Few catalogs make money on first-time buyers. Ultimately, the profitability of a new buyer depends on his or her lifetime value (LTV) to your company.
Catalogers tend to evaluate lists based on the first sale. You compare the results against an incremental break-even point and determine if that particular list will be mailed again. That is, some catalogers take a short-term view to a long-term opportunity. It’s the value of a new name over time that’s important.
LTV helps you determine how much you can afford to invest in a new buyer, looking beyond his or her initial purchase. For example, you can afford to invest in a new buyer as long as it’s less than the average lifetime profit per customer (including your buyer-acquisition cost). This assumes your cash flow is sufficient to handle that level of spending. You’re making a financial investment to acquire a new buyer in hopes of future payback. How long you can afford to wait for the payback depends on your financial situation and the payback opportunity. I think the payback should come within one year.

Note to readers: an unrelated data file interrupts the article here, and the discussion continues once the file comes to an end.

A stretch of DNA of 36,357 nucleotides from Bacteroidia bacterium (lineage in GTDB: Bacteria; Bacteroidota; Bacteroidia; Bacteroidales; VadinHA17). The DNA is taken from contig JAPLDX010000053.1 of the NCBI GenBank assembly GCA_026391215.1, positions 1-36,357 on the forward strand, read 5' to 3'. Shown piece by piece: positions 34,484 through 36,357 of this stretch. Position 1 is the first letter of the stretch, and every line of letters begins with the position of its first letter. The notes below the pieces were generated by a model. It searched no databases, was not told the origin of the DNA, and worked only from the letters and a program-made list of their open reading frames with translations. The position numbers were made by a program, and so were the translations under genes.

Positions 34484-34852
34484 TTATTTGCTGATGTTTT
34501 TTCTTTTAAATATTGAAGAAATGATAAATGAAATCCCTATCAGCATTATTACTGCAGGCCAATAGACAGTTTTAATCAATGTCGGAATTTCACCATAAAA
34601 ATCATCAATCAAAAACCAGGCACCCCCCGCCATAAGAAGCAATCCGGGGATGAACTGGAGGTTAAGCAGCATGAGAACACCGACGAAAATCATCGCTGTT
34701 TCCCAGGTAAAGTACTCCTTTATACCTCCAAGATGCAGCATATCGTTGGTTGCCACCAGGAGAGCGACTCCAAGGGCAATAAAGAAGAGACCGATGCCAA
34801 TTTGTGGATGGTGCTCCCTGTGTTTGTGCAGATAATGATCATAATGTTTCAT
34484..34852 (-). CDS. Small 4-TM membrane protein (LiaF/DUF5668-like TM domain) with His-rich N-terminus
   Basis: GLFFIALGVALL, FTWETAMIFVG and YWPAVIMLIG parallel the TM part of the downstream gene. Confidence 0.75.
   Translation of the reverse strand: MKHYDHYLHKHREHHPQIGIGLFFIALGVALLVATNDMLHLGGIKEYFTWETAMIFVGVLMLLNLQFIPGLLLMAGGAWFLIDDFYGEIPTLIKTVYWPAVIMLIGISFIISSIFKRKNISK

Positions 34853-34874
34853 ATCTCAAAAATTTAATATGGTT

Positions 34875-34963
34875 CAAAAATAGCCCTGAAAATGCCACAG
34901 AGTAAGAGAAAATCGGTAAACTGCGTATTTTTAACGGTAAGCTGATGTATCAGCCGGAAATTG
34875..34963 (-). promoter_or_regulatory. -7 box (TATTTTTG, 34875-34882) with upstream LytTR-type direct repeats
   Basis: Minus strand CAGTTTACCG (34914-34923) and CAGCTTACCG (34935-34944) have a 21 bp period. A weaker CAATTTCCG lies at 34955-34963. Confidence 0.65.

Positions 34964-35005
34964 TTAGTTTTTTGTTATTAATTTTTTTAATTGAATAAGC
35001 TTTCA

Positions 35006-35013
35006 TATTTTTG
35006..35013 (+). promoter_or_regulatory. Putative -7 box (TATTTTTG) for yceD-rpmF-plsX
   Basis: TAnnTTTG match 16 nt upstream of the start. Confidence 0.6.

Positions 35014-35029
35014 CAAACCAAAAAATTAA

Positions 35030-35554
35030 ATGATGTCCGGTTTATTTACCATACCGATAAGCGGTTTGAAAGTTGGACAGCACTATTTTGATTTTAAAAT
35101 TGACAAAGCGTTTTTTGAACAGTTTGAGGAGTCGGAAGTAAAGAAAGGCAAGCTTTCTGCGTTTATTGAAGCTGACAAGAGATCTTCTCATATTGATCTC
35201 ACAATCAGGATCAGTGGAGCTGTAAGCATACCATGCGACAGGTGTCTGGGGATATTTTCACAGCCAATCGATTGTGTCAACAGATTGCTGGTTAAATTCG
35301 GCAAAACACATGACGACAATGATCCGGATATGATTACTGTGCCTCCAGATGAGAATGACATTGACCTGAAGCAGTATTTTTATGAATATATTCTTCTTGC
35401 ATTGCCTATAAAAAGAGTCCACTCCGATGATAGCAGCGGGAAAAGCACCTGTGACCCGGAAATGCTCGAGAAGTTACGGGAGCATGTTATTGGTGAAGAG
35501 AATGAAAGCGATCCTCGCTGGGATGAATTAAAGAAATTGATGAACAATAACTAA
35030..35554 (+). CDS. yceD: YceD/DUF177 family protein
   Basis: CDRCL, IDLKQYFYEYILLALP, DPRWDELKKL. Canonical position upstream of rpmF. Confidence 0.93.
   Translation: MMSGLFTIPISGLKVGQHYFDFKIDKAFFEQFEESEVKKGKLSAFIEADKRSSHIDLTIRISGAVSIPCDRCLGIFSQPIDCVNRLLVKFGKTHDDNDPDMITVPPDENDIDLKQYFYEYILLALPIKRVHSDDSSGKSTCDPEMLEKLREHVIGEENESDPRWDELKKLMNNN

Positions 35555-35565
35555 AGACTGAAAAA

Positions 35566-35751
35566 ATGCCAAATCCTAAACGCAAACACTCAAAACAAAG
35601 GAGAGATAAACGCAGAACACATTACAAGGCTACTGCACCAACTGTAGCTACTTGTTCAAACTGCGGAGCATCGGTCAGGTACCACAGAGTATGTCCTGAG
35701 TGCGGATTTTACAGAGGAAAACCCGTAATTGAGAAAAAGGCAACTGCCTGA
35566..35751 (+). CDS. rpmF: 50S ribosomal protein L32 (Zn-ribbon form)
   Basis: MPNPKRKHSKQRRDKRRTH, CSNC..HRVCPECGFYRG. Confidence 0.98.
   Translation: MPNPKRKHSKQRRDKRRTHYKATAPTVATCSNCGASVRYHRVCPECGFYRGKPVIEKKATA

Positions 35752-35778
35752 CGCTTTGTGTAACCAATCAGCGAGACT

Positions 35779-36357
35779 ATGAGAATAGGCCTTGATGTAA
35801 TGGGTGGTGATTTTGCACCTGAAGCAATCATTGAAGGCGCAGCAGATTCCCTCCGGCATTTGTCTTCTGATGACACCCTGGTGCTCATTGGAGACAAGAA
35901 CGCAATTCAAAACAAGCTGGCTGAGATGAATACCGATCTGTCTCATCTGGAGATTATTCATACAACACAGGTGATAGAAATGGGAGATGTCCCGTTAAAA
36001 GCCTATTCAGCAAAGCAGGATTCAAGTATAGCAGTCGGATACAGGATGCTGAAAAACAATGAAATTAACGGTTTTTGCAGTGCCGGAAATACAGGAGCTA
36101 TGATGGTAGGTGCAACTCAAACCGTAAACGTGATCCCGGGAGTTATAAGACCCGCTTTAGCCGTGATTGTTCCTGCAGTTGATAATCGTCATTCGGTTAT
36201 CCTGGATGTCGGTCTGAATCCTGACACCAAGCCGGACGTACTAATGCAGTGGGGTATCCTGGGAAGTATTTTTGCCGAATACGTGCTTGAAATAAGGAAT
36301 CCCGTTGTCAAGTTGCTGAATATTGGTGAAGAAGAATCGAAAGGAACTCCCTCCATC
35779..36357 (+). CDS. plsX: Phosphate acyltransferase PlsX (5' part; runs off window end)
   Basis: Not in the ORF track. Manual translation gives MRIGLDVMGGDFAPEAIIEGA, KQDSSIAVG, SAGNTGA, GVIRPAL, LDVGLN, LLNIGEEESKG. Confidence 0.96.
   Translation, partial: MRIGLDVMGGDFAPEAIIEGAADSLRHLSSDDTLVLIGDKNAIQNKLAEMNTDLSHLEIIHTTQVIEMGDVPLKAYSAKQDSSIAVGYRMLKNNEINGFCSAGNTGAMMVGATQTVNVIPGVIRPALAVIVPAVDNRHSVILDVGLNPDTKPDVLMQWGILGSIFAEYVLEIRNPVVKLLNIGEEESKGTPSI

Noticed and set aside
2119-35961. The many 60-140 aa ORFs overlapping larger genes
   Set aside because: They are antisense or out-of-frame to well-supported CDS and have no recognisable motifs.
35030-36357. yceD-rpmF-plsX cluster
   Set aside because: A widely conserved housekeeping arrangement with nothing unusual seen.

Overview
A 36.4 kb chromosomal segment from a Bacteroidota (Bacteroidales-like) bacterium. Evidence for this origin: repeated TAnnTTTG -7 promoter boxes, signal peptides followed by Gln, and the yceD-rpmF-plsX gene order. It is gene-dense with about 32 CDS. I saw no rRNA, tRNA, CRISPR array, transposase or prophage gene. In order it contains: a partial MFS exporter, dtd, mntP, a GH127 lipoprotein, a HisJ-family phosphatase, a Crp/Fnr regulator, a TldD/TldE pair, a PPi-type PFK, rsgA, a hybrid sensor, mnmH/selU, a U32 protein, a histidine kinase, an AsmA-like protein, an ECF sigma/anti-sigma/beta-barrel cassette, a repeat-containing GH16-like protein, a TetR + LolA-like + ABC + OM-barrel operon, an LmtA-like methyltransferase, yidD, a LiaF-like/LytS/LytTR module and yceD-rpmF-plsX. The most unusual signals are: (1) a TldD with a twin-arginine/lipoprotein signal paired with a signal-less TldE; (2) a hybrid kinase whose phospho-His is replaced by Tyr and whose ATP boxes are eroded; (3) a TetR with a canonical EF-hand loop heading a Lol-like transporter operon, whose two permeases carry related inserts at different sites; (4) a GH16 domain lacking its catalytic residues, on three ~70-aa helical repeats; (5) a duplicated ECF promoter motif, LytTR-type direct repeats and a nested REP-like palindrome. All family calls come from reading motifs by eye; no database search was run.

Most likely, you’ll find new buyers’ LTV depends on how they were acquired. For example, people who buy as a result of an event (e.g., sale, promotional offer) probably don’t have the LTV of new buyers who convert from catalog requests or from rented lists.
You’ll also find LTV differences among the types of prospect lists you use (e.g., direct response, subscriber, compiled). This also could be true for first-time Internet buyers. For all of these reasons, calculate the LTV of a buyer garnered from different media, lists and offers.
Contact History is Crucial
Determine what your contact history has been with the group of customers you’re analyzing. This history often is needed when analyzing LTV — and it can create an obstacle.